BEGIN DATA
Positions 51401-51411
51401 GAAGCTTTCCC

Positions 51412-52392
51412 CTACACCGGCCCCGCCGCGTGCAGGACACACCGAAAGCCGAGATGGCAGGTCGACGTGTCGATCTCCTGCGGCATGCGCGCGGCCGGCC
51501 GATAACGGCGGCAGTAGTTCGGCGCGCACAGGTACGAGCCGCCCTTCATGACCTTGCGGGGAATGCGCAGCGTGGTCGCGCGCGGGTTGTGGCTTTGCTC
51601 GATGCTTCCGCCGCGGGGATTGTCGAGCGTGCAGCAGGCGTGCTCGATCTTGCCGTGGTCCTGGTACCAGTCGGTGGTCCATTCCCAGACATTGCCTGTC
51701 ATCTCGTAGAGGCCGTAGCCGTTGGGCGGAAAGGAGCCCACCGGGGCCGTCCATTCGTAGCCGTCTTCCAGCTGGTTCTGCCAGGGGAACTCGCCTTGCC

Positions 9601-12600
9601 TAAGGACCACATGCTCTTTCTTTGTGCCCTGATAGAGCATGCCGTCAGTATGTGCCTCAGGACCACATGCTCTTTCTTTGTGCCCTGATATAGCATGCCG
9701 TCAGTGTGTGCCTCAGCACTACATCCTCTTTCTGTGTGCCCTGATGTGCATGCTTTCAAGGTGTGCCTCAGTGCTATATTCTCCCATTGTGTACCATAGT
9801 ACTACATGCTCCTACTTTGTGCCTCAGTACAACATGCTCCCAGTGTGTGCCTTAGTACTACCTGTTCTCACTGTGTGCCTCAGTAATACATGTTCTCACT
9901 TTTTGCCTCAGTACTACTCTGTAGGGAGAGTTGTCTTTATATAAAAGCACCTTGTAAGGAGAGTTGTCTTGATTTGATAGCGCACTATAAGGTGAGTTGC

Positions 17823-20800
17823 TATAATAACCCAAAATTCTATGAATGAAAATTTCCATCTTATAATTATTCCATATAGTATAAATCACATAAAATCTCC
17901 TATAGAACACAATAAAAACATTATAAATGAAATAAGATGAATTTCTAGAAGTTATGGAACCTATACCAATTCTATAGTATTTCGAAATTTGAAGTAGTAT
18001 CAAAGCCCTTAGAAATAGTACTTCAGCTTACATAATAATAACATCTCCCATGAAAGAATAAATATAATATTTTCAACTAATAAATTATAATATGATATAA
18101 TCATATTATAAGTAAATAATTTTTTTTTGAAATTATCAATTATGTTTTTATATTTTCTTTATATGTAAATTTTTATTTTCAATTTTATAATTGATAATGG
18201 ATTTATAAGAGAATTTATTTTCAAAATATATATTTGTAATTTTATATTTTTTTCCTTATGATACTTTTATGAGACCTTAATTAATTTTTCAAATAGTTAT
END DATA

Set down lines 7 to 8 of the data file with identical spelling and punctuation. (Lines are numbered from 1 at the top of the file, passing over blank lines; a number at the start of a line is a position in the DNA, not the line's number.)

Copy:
51701 ATCTCGTAGAGGCCGTAGCCGTTGGGCGGAAAGGAGCCCACCGGGGCCGTCCATTCGTAGCCGTCTTCCAGCTGGTTCTGCCAGGGGAACTCGCCTTGCC

Positions 9601-12600